A drop in hemoglobin on 9 grams brings to mind the old surgical maxim “all bleeding stops” but I just had a case of a drop that big that includes three other confounding factors:
- He is a dialysis patient
- He didn’t died
- He didn’t required a transfusion
He is a 58 year old patient with ADPKD, as part of this disease he had polycythemia and the day he was admitted with a chief complaint of dyspnea he had a hemoglobin of 19 g/dL. He had been advised that this was dangerous and he should go for phlebotomy. Sure enough he had a bilateral PE and multiple DVTs.
We started unfractionated heparin and ordered phlebotomy. So the next morning when we saw the decrease in the hemoglobin from 19 to 14 I was satisfied that he had a good response to phlebotomy. In reality, he never received the phlebotomy.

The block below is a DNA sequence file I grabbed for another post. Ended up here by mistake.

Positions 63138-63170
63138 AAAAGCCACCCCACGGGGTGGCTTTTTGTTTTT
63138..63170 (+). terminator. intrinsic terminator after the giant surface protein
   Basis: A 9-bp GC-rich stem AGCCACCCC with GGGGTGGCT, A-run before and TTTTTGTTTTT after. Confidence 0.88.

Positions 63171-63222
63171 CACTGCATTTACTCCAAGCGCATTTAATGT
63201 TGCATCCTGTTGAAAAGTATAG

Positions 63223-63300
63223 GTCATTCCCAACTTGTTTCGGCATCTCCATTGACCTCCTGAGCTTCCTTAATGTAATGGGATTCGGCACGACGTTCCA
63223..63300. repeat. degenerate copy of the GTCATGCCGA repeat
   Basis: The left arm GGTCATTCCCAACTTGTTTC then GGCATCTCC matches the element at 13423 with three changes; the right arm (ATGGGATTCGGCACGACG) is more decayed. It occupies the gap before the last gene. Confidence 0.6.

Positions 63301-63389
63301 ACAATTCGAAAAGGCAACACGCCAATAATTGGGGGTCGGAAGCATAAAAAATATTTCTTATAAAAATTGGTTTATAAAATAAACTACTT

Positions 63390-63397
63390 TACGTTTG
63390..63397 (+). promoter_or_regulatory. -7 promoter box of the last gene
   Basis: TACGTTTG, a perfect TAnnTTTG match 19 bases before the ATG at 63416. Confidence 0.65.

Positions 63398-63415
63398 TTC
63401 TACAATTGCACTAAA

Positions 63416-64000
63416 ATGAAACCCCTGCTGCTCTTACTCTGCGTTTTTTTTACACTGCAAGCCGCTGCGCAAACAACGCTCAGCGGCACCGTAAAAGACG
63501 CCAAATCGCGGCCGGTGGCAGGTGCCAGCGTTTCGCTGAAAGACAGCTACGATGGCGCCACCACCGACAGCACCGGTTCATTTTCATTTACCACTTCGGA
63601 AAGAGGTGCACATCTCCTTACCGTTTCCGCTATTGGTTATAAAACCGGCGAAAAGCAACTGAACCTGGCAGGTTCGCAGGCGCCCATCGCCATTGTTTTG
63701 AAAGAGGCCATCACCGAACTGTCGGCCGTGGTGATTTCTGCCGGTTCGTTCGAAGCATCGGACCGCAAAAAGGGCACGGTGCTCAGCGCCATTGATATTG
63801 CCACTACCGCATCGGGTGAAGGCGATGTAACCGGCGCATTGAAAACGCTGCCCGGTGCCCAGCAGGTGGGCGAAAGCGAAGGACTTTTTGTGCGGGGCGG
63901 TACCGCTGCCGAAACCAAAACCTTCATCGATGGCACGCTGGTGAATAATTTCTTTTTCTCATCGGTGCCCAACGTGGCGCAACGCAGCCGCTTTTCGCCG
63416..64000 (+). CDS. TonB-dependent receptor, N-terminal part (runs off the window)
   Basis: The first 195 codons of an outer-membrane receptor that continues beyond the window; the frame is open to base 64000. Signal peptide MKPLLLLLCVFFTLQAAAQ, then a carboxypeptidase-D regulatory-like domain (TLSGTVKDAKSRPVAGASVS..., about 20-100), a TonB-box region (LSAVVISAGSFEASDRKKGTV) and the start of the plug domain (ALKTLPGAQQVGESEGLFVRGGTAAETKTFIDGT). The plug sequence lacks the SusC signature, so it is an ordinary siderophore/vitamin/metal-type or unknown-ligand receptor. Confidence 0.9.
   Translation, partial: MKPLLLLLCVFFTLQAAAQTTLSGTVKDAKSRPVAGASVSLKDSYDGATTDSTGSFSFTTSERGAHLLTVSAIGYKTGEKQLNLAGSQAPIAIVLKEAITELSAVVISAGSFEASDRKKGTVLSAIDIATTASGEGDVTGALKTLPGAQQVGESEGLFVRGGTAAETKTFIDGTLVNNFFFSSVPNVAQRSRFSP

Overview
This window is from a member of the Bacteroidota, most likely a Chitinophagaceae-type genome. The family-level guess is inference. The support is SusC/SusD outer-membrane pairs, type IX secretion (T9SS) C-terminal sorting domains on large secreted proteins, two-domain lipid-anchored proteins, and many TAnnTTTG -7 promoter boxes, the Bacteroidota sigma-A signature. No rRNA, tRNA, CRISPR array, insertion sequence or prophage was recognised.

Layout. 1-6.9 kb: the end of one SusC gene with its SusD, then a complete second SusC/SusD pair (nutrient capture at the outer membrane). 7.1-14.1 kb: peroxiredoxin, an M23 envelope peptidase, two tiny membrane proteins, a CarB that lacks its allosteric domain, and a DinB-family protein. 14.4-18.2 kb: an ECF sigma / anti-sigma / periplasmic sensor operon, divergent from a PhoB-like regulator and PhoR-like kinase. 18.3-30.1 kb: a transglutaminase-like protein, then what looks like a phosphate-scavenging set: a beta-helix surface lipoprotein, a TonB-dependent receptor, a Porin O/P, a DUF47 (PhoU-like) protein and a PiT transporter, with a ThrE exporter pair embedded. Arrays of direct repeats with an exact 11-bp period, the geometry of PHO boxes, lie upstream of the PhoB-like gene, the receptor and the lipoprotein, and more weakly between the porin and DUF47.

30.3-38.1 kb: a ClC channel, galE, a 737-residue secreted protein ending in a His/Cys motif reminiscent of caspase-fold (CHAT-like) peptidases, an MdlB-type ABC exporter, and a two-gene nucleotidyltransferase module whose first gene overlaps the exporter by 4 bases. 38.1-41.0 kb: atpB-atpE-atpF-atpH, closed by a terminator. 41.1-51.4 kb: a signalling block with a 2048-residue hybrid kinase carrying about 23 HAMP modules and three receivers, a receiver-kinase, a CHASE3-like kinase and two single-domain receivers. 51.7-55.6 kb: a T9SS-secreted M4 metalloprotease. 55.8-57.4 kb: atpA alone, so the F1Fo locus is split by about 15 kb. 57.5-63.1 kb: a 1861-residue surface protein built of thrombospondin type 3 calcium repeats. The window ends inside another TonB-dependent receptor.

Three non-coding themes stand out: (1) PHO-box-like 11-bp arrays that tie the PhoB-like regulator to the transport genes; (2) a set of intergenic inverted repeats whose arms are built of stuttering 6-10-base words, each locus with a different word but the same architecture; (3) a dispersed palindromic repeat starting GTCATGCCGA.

On that next hospital day he reported worsening flank pain. We ordered a CT to evaluate this and to help evaluate why his PD was failing. Turns out the pain and falling hemoglobin were due to a large bleeding renal cyst and renal hematoma. We stopped the heparin. The hemoglobin fell to 10 g/dL, a tidy 9 gram drop. We transferred him to the MICU. The initial plan was to embolise the bleeding kidney but the hemoglobin stabilized after stopping the heparin. After a few days of expectant testing and nervous observation we resumed the heparin and the hemoglobin held.
While we initially attributed the DVT solely to the erythrocytosis, he has a troubling family history (in addition to the ADPKD) that suggests thrombophilia.